Microsoft has lately been at the forefront of many initiatives to more closely and efficiently police online content, and not just on their own platform.
But now they’re turning that attention home, specifically to its Xbox Live gaming platform, and the community of gamers around it.
The tech giant’s Phil Spencer, who heads Xbox thus announced in a company blog post that the console and its ecosystem “must be a safe environment.”
Spencer pledged vigilance and a proactive approach to ridding the platform of what he termed “toxicity” and revealed that the Xbox Safety had a somewhat cringe-worthy nickname of “Defenders of Joy.”
He also promised, “proactive content moderation” that will give gamers “safe spaces” for discussion.
Little wonder then, that Spencer decided to sum this policy up in an interview with Kotaku as, “Xbox Live is not a free speech platform.”
He explained that this means safety and inclusivity trump all other concerns, but that inclusivity will not be absolute – not everyone will be able to “come and say anything.”
Spencer does not agree with the belief that most gamers are male, and warned about the “hate speech”, bigotry and misogyny he said the industry is rife with, at a time of its unprecedented success.
Oddly, the Kotaku article noted as a positive that the blog post about a gaming console, penned by the head of the product, spent zero time talking about games, focusing instead on speech policy and policing, and the politics of the industry.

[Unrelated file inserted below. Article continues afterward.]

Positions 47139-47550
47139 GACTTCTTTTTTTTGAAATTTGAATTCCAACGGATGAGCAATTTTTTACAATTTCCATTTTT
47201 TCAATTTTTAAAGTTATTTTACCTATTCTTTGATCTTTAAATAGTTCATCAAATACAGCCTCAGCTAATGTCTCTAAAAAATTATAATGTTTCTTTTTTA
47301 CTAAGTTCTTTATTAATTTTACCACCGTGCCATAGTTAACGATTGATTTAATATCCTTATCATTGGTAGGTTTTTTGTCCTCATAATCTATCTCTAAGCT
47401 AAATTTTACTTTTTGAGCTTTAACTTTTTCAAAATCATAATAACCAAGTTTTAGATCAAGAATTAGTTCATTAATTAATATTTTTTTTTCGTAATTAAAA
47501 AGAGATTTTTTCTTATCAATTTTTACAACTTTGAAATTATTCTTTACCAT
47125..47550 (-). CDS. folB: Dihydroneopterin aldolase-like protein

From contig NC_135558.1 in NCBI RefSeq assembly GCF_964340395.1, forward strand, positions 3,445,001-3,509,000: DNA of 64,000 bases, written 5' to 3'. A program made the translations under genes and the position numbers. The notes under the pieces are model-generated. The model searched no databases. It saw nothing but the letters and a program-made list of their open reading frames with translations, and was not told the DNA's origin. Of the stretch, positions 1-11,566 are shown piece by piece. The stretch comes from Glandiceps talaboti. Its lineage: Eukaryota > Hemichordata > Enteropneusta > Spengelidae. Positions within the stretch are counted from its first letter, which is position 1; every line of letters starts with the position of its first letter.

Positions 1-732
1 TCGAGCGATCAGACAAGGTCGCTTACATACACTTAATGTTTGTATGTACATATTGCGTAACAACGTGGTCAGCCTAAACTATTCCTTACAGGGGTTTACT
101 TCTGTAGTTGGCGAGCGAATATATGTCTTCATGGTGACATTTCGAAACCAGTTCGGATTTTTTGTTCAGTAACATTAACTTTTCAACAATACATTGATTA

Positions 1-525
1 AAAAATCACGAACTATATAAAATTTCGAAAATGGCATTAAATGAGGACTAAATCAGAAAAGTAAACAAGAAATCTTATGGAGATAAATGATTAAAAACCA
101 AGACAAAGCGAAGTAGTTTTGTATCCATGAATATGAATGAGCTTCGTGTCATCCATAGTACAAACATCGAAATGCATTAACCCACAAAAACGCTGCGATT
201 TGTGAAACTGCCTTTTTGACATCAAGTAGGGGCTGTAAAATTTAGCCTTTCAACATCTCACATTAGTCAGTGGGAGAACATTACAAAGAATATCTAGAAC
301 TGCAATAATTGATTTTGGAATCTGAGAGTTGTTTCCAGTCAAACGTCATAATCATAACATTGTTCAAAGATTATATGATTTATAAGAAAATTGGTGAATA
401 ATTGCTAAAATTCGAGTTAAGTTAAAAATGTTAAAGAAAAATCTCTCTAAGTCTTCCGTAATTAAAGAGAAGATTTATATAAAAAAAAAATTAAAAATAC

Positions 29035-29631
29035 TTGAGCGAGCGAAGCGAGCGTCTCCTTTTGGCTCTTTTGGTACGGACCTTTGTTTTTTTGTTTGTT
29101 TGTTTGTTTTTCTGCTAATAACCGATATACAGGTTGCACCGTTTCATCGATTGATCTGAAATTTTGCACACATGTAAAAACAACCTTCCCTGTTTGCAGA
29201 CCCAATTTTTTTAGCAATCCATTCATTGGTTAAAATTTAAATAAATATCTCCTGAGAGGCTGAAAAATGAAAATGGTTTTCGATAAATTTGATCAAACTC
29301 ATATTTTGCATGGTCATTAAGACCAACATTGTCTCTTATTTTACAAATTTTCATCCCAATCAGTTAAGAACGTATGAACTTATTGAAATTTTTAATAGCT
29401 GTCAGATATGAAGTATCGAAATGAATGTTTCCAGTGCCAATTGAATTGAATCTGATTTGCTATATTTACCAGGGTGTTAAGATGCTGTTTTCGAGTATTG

Spencer also asserted that Microsoft CEO Satya Nadella in the past told him that he wants “the platform of Microsoft in gaming to stand for things that you guys care about.”
He said that gaming is for everyone, and “must promote” safety of everyone. As was the case with Microsoft’s recent initiative to step up content censoring when it comes to extremist material and make it industry-wide, the company seems to want to position itself as the leader in the effort to clean up gaming.
Spencer was short on detail when it comes how the moderation would be done, but did say the team tasked with carrying it out would grow.
Reporting about the blog post and the interview, Metro remarked that the head of Xbox spoke about cracking down on unwanted speech just as Twitter and Reddit are also getting “proactive.”
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